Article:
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Y2K is Costly for Fidelity, Merrill Lynch


Fidelity Investments, the nation's largest mutual fund company, seems destined to be one of the highest spenders in the industry on changes to its computer system for the year 2000 date change.

Fidelity will spend at least $152 million from 1998 through 2000 updating its operations for Y2K, according to documents which the SEC made public last week. Total expenses from the start of the project in 1996 through its completion are expected to reach approximately $330 million, a Fidelity executive said.

If these projections prove to be accurate, Fidelity will spend more by far than the next two largest mutual fund companies combined- the Vanguard Group and Capital Research & Management Co.- over the same period. Vanguard plans to spend between $30.5 million and $71 million from 1998 through 2000, according to SEC filings. Capital Research's projected spending is between $22.1 million and $55.5 million during the same period.

It appears that only Merrill Lynch Asset Management, the money management arm of the nation's largest broker/dealer, is likely to spend anywhere near as much as Fidelity. Merrill Lynch Asset Management projected it would spend at least $155 million from 1998 through 2000, according to SEC filings. It was unclear from Merrill Lynch's filings if the expenses were limited to the firm's asset management group or if the projections included the company's broker/dealer business as well. In its most recent quarterly report filed with the SEC in November, Merrill Lynch estimated that its Y2K costs for the entire firm would run $400 million.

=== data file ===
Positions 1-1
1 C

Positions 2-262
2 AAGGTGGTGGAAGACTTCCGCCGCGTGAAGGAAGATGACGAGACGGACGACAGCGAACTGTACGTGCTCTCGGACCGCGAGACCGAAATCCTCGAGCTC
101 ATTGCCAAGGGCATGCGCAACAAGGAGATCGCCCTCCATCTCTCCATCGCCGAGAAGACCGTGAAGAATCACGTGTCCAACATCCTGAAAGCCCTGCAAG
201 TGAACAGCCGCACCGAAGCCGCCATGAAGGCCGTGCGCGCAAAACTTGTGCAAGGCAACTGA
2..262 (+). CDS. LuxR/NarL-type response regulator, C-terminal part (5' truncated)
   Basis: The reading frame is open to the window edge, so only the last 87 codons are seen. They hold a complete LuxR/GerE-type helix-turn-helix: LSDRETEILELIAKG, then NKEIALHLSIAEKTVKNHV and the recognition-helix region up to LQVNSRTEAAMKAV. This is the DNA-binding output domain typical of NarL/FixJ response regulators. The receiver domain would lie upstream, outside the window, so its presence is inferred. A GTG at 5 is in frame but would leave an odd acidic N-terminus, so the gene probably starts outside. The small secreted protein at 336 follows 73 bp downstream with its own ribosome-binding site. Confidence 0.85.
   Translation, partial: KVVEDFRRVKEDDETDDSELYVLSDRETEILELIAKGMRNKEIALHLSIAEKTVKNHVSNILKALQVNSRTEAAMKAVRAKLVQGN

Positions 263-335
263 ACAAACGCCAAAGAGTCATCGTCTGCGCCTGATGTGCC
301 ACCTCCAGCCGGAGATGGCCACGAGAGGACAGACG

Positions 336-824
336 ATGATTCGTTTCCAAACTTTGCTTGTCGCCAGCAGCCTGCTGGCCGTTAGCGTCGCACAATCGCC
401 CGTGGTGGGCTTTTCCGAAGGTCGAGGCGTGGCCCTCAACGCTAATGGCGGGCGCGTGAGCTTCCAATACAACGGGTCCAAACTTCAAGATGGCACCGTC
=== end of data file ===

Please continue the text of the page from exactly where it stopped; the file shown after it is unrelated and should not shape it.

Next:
A Merrill Lynch spokesperson did not return a call.

The data on spending and Y2K budget projections was included on SEC Form ADV-Y2K, which roughly 6,000 mutual fund companies and investment advisors filed in December. On Tuesday, the SEC put the Y2K forms on its web site: www.sec.gov.

The ADV-Y2K form filings marked the first time that privately held firms were required to reveal detailed estimates of Y2K costs. Companies whose stock is traded publicly have included projected Y2K expenses in annual and quarterly SEC filings.

As a general rule, larger firms are going to have higher Y2K expenses, said Robert Plaze, associate director of the SEC. But, the correlation between the size of the firm and its Y2K expense as it appears on SEC forms is not automatic, he said.

For example, companies may have purchased new computer systems prior to 1998 and, therefore, have comparatively little Y2K expense to report for 1998 to 2000, Plaze said.

Fidelity, which has assigned more than 500 employees to the Y2K issue, began work on the project in 1996. Bert McConnell, the executive in charge of Fidelity's Y2K program, said last week that costs associated with testing have been the largest expense in the Y2K budget.

Initially, executives expected Y2K preparations primarily to involve rewriting computer code, McConnell said. Fidelity now has built what amounts to a parallel computer system to test its readiness for the date change.

"It really turned out to be a major, major testing problem," McConnell said of the Y2K preparations.

Among other top firms, Putnam Investments, the fourth largest fund firm, expects to spend between $35 and $40 million on Y2K, said Gavan Taylor, chief information officer for Putnam Investments. Franklin Advisors, the fifth largest firm, projected total expenses ranging between $50 million and $60 million, according to its most recent SEC filing.

Merrill Lynch, as of Dec. 31, ranked ninth among fund companies, according to Financial Research Corp.